impossible to build a char that can do anything.  My system rewards
time and effort put into your char.

As the saying goes, knowledge is power.

> Consider an n-dimensional gamespace (theoretical, not to be
> confused with the "space" in which the game is played) that
> represents the potential interactive space for a given stat/skill
> set.  Ideally, players would be able to explore the whole space.
> To the extent

Truthfully, I would prefer to make it as difficult as possible for
any single player to have experienced everything in the game.  My
biggest problem with alot of games that I play is simply the fact
that I CAN explore everything in a relatively short period of time.
It grows boring shortly after I know more than 70% or so of a game.

> and/or to the extent that character development is irreversible
> your players will quickly come to resent that which is prohibted
> rather than appreciate that which is permitted.

A player in my system is never truely finished.  Your skill set is
based on what you've practiced.  If you switch the direction that
you develop your character and stop practicing your old skills, they
will eventually disappear.  It's a slow process.

>> Truthfully, my game is designed in such a way where balance isn't
>> possible.  There are simply too many separate routes that a
>> player can take, I don't really care if they choose a "lesser"
>> route.

> If you don't care if players take the "lesser" routes, then why
> are they ("lesser" routes) in your game?

There are certain interactions that are superior for certain things.
Depending on what the player does, it's entirely possible to create
a worthless char (although good skills are distributed widely enough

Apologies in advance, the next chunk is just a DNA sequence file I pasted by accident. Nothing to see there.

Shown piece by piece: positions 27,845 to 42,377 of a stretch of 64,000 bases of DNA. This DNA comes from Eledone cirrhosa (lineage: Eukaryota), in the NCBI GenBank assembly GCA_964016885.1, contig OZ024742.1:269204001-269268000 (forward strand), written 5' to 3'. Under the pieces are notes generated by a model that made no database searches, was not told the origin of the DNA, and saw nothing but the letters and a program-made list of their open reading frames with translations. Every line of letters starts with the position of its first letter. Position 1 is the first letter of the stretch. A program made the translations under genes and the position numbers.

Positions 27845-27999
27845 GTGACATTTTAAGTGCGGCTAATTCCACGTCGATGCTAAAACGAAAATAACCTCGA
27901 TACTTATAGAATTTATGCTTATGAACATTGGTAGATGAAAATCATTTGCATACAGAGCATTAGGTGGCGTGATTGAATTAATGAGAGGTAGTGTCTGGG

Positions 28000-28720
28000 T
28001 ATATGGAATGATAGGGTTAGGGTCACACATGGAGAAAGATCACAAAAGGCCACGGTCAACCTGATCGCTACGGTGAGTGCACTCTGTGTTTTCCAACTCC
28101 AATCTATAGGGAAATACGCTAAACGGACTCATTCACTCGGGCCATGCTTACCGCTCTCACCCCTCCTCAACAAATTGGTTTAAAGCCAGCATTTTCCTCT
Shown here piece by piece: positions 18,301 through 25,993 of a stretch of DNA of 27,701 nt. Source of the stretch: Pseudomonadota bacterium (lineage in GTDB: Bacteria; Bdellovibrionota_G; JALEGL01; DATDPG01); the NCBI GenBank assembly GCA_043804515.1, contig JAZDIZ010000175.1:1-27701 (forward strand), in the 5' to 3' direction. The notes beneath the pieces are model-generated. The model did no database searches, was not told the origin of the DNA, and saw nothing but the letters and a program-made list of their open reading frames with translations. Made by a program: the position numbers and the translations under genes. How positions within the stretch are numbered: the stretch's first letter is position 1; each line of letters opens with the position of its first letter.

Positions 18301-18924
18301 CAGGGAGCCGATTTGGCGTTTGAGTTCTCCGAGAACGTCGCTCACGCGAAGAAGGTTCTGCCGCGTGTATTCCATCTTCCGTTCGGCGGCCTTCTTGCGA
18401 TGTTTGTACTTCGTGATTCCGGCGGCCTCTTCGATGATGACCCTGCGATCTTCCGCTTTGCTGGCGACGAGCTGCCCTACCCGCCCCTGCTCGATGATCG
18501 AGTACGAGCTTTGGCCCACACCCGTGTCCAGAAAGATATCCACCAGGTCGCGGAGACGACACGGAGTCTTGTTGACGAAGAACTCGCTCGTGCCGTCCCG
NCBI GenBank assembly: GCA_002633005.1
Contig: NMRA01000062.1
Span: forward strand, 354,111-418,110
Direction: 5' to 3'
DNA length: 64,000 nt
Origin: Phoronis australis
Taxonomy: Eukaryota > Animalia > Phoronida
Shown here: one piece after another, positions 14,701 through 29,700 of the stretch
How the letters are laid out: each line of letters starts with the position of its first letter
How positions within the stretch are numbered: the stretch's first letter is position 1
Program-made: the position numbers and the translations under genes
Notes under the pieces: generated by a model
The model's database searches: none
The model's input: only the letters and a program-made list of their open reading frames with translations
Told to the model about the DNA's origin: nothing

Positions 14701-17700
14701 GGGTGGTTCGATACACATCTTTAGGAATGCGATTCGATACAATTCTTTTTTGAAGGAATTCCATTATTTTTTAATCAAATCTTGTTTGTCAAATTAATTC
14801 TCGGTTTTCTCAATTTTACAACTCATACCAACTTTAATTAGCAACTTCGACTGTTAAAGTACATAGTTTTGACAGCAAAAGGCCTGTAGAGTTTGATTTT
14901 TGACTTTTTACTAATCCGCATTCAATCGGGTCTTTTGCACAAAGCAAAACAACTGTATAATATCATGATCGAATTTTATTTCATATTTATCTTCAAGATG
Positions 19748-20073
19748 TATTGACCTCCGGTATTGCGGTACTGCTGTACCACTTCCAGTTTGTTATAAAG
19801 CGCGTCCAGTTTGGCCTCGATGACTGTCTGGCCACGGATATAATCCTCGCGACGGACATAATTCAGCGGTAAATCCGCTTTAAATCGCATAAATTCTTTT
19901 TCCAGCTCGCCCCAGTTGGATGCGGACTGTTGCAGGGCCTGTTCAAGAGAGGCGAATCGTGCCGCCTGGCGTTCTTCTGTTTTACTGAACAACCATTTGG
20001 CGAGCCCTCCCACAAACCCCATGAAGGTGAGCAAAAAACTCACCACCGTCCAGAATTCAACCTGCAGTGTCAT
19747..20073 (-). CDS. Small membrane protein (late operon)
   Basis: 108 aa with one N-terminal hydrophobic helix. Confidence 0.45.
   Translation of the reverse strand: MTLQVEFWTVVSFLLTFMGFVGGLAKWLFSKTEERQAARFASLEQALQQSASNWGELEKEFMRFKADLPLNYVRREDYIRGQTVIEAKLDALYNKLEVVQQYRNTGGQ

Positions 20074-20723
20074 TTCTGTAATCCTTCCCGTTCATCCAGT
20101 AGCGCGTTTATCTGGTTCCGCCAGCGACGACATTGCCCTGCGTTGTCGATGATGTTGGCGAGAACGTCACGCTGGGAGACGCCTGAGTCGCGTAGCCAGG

you'd have to work very hard to do so).  It'd also be possible to
create a mule char (although it'd be extremely difficult to maintain
since you lose skills you don't practice over time)

The system is designed to allow the player to choose their own path.
Nothing is set in stone so to speak.  You have a variety of
different knowledge spheres, and you increase/decrease in the
various areas based on which skills you use.  There is a relatively
small "core" set of knowledge spheres that all players start off
with... these act as a general purpose set of skills.  Over time
these spheres allow you to learn skills which give you more advanced
knowledge spheres.

Armor weighs alot, and creates an encumberance rating... certain
spells have a max encumberance or you can't cast them anymore
(forcing mages to wear lighter armor).  A higher encumberance rating
will also limit the number of attacks you have.

Each sphere has a set of "prime attributes" which gain as it
improves, and a set of "deficient attributes" which decrease as it
improves.  This allows players who concentrate on fighting to
improve physical attributes, and magically inclined chars improve
mental attributes.

Various other stats on a char are generated based on what your
attributes are.  Correlation between attributes is fairly obvious.
There's alot of other small factors involved which spice things up a
bit, and I make generous use of random modifiers.  Alot of the rolls
are relative to the "victim" for combat.

Overall, it creates a fairly easy to pick up system... just go out
and fight and use your skills, and your char improves.  On the other
hand... it takes alot to master.  Even so it's currently a work in
progress.  As I said, there is no form of enforced balance,
everything is relative.

-- Kwon J. Ekstrom